Tuesday, August 2, 2022

R.I.P.: Mo Ostin, Legendary Music Executive

Mo Ostin (March 27, 1927 – July 31, 2022)

Mo Ostin, the influential music executive who led Warner Bros. Records for decades and helped launch some of the biggest artists in the industry, has died. 

He was 95, reports The Wall Street Journal.

Ostin died in his sleep on Sunday, according to Warner Records Chief Executive Aaron Bay-Schuck and Chief Operating Officer Tom Corson. 

“Mo was one of the greatest record men of all time, and a prime architect of the modern music business,” the music executives said in a joint statement.

Ostin began working for Verve Records when he was in his 20s, according to the Rock & Roll Hall of Fame. 

He was chosen by Frank Sinatra to head the singer’s Reprise label, which joined forces with Warner Bros. Records in 1963. Mr. Ostin headed the new company as it signed such acts as Jimi Hendrix, Prince, Madonna, U2, Van Morrison, R.E.M., and Tom Petty and the Sex Pistols, among others.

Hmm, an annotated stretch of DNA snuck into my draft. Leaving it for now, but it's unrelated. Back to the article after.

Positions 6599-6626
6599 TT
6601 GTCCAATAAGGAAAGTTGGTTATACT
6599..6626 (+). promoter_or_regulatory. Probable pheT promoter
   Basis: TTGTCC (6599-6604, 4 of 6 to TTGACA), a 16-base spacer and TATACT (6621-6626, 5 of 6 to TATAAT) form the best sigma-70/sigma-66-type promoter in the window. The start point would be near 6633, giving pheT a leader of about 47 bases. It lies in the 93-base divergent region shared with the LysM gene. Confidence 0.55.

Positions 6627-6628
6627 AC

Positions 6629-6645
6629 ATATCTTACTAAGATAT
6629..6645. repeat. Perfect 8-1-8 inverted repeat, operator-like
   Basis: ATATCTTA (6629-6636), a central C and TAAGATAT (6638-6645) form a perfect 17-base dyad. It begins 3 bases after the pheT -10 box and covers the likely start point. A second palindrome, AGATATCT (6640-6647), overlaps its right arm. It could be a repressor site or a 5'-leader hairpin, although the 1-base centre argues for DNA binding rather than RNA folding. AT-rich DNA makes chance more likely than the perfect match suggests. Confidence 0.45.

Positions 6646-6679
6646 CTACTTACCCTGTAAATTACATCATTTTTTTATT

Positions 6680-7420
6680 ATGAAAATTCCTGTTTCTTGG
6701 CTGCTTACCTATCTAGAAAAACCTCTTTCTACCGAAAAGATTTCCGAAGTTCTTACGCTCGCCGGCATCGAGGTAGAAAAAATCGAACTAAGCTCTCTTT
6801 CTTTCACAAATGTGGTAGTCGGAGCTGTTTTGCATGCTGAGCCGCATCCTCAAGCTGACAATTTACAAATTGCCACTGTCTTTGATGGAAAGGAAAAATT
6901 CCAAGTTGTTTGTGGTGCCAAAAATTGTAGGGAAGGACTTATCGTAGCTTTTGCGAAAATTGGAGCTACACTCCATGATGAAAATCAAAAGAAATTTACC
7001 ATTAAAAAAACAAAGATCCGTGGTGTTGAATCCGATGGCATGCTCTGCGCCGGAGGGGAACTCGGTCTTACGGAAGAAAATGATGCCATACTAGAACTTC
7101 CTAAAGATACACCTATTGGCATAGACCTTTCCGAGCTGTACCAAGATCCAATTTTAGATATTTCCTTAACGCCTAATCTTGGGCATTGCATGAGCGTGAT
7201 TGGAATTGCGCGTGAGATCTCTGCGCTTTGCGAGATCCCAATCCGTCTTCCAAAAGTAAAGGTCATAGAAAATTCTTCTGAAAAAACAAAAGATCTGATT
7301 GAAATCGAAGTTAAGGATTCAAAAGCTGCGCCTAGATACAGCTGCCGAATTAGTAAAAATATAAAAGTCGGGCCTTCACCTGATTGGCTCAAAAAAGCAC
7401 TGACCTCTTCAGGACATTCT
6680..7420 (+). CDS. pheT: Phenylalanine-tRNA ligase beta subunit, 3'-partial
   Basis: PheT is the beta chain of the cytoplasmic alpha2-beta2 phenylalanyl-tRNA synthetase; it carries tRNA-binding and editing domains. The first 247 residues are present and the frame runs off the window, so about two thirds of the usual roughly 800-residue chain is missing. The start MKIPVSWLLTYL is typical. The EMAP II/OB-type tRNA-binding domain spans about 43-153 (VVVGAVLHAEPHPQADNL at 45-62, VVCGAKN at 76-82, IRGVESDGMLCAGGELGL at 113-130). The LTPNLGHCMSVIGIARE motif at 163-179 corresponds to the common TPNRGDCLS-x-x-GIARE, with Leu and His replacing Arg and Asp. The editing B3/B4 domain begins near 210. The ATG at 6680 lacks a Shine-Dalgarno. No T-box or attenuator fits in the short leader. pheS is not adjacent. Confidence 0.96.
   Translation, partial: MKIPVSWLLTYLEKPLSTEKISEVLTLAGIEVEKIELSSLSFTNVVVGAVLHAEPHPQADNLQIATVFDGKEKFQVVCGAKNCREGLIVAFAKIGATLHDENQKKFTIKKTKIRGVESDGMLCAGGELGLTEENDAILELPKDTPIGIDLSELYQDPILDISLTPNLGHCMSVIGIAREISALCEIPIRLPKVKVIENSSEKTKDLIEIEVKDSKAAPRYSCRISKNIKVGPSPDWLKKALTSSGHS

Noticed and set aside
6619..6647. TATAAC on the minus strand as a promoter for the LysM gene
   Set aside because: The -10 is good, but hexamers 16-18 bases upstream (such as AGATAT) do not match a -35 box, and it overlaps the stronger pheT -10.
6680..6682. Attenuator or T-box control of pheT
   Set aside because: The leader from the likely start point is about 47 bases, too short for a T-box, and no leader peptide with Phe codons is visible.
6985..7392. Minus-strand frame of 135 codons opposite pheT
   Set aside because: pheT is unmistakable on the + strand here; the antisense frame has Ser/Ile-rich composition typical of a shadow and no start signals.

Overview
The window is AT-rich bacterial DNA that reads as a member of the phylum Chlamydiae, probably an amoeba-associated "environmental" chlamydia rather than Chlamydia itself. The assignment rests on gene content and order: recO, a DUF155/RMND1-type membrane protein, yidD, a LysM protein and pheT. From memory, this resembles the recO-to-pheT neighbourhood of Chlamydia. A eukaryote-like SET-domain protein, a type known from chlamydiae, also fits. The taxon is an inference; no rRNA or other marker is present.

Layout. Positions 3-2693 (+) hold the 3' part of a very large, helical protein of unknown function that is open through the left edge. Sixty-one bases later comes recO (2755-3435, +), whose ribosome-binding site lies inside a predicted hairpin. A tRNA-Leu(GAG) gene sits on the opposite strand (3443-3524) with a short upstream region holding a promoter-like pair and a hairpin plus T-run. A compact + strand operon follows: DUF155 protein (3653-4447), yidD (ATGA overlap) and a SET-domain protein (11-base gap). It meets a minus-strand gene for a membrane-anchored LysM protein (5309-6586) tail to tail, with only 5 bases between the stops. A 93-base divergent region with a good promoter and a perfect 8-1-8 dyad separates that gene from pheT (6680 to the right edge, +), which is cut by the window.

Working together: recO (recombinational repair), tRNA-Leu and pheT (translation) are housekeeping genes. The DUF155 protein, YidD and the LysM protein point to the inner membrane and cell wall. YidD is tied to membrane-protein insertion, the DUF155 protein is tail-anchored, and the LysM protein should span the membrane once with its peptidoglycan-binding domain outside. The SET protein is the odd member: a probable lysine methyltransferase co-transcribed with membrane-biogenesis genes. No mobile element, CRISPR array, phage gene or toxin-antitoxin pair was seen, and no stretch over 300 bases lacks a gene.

When Mr. Ostin left in the 1990s, Warner Music was far and away the top company among its big music peers, with 21.38% of the current-album market share, according to industry tracking firm SoundScan Inc. 

Warner Recorded Music CEO Max Lousada said the label wouldn’t exist without Mr. Ostin’s vision and passion. “He not only helped build one of the world’s greatest music companies, but he inspired a culture driven by bravery and ingenuity,” Mr. Lousada said. “Mo saw artists for who they really were and gave them the space and support to fully realize their originality.”

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